Home News Okinawa files fresh lawsuit to halt U.S. base relocation

Okinawa files fresh lawsuit to halt U.S. base relocation

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Okinawa Japan Protest

The Okinawa prefectural government filed a fresh lawsuit against the central government on Monday, seeking a halt in the ongoing construction work for the relocation of a U.S. air base within the southern island prefecture.

The latest lawsuit underscores longtime odds between the central and local governments over the plan to relocate U.S.  Air Station Futenma in Ginowan to the less populated Henoko coastal area of Nago, partly by reclaiming land off the coastal area.

The move follows a Supreme Court ruling last December that the governor’s attempt to revoke his predecessor’s 2013 decision to approve land reclamation work was illegal.

In the fresh lawsuit, the prefectural government argues that the central government is acting illegally without securing permission from the governor for work that involves damaging rock on the seabed where fishing rights have been granted.

It also filed an injunction to block the construction work before the court hands down a ruling.

The central government, meanwhile, plans to refute that legal precedent shows that the prefectural government’s complaint is unlawful and it does not need the permission.

The first stage of the land reclamation process saw the central government begin building seawalls for the planned replacement facility for the Futenma base in late April, following its victory in legal wrangling at the top court over the base relocation plan.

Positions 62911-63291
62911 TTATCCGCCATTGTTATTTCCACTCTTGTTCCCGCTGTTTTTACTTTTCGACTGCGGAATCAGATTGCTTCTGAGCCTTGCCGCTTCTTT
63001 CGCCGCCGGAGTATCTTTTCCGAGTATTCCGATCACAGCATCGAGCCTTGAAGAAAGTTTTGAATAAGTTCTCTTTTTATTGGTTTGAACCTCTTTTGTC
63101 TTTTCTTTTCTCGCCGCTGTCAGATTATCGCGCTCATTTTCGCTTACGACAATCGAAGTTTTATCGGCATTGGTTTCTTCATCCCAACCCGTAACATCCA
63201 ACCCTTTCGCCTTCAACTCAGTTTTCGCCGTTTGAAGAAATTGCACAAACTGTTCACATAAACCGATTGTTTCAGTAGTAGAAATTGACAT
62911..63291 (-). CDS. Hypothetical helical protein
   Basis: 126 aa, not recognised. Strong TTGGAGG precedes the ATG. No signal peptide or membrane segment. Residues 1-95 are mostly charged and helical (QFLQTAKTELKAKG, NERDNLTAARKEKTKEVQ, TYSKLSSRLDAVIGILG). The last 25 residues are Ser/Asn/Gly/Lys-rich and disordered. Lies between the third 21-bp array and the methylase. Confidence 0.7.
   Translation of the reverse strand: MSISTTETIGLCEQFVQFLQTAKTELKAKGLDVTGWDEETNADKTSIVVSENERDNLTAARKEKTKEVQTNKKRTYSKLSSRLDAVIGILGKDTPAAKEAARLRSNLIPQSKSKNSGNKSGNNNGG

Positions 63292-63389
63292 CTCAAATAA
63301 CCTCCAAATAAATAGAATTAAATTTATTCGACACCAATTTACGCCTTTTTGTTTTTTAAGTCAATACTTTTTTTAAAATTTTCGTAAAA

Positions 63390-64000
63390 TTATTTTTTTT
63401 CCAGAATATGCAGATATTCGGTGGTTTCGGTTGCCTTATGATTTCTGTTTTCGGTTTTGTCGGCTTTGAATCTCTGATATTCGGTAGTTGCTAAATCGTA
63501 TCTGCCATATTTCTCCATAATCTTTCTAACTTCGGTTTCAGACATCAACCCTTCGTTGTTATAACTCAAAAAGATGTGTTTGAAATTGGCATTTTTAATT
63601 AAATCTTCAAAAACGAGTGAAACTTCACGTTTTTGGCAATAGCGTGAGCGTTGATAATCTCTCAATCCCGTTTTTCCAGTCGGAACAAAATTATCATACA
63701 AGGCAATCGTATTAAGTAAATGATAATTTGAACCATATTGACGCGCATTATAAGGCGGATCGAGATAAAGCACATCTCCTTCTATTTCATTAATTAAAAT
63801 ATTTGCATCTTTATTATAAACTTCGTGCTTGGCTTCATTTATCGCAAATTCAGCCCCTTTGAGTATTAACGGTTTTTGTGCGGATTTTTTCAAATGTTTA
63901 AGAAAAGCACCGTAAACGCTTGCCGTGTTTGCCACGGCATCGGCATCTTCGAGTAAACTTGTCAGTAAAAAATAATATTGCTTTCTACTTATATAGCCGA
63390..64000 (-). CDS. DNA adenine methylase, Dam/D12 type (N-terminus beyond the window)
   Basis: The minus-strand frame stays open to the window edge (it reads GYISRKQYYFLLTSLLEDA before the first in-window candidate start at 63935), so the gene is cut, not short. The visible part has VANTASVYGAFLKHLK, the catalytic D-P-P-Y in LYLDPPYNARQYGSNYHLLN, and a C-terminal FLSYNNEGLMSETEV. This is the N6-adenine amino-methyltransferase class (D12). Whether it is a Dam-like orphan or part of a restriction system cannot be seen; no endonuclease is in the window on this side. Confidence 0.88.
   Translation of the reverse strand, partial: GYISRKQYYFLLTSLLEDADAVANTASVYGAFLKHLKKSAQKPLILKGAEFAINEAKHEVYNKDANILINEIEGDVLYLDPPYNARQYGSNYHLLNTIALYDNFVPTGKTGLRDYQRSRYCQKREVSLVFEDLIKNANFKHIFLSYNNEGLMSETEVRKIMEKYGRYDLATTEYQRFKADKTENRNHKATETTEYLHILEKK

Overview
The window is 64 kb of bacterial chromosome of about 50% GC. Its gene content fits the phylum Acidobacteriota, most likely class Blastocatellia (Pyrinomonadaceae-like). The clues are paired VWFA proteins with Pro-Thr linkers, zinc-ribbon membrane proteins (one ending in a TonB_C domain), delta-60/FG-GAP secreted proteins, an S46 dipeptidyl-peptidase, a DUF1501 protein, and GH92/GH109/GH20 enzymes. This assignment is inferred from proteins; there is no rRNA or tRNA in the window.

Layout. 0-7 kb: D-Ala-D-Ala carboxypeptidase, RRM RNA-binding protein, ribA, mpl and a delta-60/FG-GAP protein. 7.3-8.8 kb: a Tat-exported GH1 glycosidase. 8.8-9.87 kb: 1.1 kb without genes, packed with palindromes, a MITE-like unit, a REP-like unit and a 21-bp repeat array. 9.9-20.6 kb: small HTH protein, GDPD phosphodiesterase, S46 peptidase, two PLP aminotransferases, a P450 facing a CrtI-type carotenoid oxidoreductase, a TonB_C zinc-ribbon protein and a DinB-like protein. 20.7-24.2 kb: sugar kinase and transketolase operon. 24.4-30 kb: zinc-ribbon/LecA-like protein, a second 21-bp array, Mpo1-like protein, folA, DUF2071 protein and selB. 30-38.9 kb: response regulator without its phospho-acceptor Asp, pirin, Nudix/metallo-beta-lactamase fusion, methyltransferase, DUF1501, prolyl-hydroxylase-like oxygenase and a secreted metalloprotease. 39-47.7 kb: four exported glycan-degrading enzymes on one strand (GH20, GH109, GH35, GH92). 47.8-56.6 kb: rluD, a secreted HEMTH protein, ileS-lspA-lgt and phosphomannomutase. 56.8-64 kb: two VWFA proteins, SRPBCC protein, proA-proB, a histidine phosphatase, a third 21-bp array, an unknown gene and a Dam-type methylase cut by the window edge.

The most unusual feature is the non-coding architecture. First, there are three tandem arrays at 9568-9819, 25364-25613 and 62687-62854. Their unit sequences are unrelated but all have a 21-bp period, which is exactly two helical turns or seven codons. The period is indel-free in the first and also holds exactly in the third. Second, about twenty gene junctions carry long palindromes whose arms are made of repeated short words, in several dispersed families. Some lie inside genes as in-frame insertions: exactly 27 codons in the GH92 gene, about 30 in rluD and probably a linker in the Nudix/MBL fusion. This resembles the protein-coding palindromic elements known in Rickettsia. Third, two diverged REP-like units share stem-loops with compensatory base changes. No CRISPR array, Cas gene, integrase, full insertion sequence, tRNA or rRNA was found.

Under the plan to transfer the functions of the Futenma airfield to the site adjacent to the Marines’ Camp Schwab, the central government is scheduled to reclaim around 157 hectares of land in waters off the Henoko area and construct a V-shaped runway.

Many people in Okinawa, which hosts the bulk of U.S. military facilities in Japan, want the Futenma base to be removed outside the prefecture altogether.

Japan and the United States agreed on the return of the land used for the Futenma base in 1996 and announced in 2006 a road map for realigning the U.S. military presence in Japan, which included transferring the airfield to the Henoko coastal area.

The central government has maintained that the current relocation plan is “the only solution” for removing the dangers posed by the Futenma base, without undermining the perceived deterrence provided by the Japan-U.S. alliance.

==Kyodo

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